Dragon Boy (novel) facts for kids
|Cover artist||Jocelyn Wild|
Dragon Boy is a children's novel by British author Dick King-Smith, first published in 1993. The novel is about John, a young orphan in the Middle Ages who is adopted by dragons.
Dragon Boy appears on numerous school reading lists and is taught in schools. It has been used as one of the practice texts for the English Common Entrance Examination for year 6 students to move to senior school.
Montague Bunsen-Burner is a dragon who is put on a 'no-humans' diet by his wife Albertina. Out on a flight later that day, Montague discovers a young boy, John, who was recently orphaned. Montague decides to take the boy home with him. John proves his worth as a member of the family with his knowledge of various forest herbs that enhance the flavour of several foods.
John proves his value to the family further when Albertina lays her latest clutch of eggs. Deducing that Montague and Albertina are ignorant of the need to incubate eggs, John manages to smuggle an egg away from Albertina's latest clutch and place it in a 'nest' made of reeds, inspired by a lizard nest he saw when he was younger, that will keep it warm until it hatches (taking only one egg in secret in case he is wrong about how dragon eggs develop). While returning from hiding the egg, John is nearly attacked by a wolf, and later a bear, but Montague manages to save him and kill both animals, the bearskin being kept for John to sleep under in winter.
Noting that the wolf is milky, John deduces that she has cubs, setting out to find her family. Although three of the cubs are dead when he finds her den, John takes in the fourth cub (a coal-black male), naming him 'Bart' (after Montague's father) and training him as a pet. After John and Bart have kept an eye on the egg in its makeshift 'nest' for the next six weeks, it finally hatches, revealing a young female dragon who names herself 'Lucky', much to the joy of her parents. From this point onwards, John is regularly described as the Bunsen-Burner's adopted son and Lucky's 'little brother'. Although John attracts some quizzical gazes when an elderly dragon Examiner comes to test Lucky's flying abilities, no definite questions are asked, and Lucky herself passes her test with flying colours.
While the dragons take a holiday at the beach where Montague and Albertina stayed after their wedding, shortly after Lucky's first birthday, John and Bart are confronted by wolves, being cornered in the cave before they are forced to attack. However, Lucky senses that her brother is in danger and returns to save him, although the subsequent damage to John's clothes forces them to travel to a nearby village to steal replacement clothes for him. During their time away, the Bunsen-Burners are briefly attacked by a group of ambitious knights, but the dragons easily drive them away without any casualties (Albertina resolutely informing Montague that their relationship with John means that they must never eat human flesh again after everything he has come to mean to them).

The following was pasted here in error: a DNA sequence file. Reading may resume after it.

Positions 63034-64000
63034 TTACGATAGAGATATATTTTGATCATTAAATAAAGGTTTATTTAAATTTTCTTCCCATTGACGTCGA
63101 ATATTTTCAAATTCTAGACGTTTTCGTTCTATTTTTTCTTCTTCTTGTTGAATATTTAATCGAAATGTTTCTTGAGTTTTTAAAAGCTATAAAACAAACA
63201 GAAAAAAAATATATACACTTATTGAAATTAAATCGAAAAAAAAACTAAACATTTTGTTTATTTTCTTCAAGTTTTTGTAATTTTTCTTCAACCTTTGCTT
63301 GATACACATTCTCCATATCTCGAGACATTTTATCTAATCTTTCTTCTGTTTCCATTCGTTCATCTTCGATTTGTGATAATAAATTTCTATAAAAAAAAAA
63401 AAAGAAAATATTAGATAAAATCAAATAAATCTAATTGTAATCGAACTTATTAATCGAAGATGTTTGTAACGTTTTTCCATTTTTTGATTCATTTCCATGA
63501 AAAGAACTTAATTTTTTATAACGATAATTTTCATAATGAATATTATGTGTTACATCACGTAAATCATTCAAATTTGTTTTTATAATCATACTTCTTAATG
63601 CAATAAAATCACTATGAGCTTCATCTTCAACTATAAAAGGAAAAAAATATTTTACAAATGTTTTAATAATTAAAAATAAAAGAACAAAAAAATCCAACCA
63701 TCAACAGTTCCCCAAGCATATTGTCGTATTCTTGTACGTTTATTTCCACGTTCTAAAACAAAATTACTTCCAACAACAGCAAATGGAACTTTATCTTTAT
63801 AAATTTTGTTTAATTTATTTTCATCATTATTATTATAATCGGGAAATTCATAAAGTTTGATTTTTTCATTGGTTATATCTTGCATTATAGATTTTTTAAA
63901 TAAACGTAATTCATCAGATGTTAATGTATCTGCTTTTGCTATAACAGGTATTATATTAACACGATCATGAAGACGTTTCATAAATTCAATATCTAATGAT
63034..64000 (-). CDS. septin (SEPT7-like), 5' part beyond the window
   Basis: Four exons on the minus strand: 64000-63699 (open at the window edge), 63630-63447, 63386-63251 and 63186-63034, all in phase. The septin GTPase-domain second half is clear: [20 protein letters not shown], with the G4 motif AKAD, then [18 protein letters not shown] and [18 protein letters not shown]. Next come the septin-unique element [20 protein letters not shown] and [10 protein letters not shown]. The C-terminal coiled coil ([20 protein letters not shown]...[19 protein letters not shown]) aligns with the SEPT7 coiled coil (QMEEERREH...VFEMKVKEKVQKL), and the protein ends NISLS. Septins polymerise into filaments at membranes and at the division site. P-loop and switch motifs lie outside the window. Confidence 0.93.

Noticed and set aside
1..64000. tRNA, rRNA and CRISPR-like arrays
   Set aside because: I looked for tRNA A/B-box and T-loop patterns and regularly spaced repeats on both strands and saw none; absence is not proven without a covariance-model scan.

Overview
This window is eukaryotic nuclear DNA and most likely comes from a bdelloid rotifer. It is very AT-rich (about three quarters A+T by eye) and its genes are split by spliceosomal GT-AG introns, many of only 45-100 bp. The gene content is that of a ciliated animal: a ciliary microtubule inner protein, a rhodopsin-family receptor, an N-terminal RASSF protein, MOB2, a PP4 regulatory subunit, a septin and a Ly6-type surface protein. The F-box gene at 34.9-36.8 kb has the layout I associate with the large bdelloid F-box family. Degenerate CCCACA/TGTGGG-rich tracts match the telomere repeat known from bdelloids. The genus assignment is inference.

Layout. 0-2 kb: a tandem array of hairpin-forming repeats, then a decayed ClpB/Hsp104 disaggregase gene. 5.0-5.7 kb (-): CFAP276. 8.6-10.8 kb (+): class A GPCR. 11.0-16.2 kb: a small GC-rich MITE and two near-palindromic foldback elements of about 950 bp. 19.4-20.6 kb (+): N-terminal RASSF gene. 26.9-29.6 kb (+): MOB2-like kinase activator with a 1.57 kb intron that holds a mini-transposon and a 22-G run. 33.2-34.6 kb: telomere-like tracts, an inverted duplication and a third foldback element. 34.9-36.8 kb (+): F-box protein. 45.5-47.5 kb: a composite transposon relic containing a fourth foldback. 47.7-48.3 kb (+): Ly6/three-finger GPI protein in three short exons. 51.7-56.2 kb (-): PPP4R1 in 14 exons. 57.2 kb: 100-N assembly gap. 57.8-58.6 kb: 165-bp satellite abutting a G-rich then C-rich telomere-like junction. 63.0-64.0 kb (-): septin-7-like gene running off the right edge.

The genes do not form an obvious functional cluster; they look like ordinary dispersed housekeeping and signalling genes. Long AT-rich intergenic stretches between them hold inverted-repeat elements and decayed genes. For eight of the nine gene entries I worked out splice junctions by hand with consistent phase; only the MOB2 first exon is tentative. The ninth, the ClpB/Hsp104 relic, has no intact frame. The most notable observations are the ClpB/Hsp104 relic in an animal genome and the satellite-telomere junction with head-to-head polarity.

As Lucky grows older, the comparative rarity of dragons in the present compared to their old courting days prompt Montague and Albertina to try to search for a potential husband for her in an arranged marriage, but their search fails; Albertina is harshly turned away by the head of a family of Welsh dragons, and while Montague discovers a pleasant family- the Charmouths-, they have nothing but daughters. Fortunately, while visiting the holiday beach in a bad mood about her parents' attempt to plan her life for her, Lucky discovers a boy dragon called Gerald Fire-Drake, who left his home in Scotland after an argument with his father, the two forming a deep attachment that blossoms into romance. During this time, John has a brief encounter with an outlaw who threatens to kill him, but Bart senses his master's peril and hurries to save him, Bart's attack- followed closely by the arrival of Albertina- prompting the outlaw to flee while leaving John his weapons.
After an engagement of a couple of years due to Gerald and Lucky's youth, their wedding takes place near the lake where Lucky hatched, attended by the Fire-Drakes, Albertina's cousins, Montague's brother and his wife, the Examiner who gave Lucky her test, and the Charmouths (Montague reasoning that they are a pleasant family and Gerald's brothers might be interested). The ceremony completed after John gives a speech in his role as best man, Gerald and Lucky fly off for their honeymoon, leaving John to reflect on the joys of his life as a dragon boy.
Allusion to legend
In the latter chapters of the novel, John reveals that his surname is Little, Lucky reflecting that she always thought of him as 'Little John'. The novel notes that 'Little John' will grow into a giant of a man and the strongest man in England, hinting that he is the 'Little John' from the myth of Robin Hood.
|Mary the Jewess|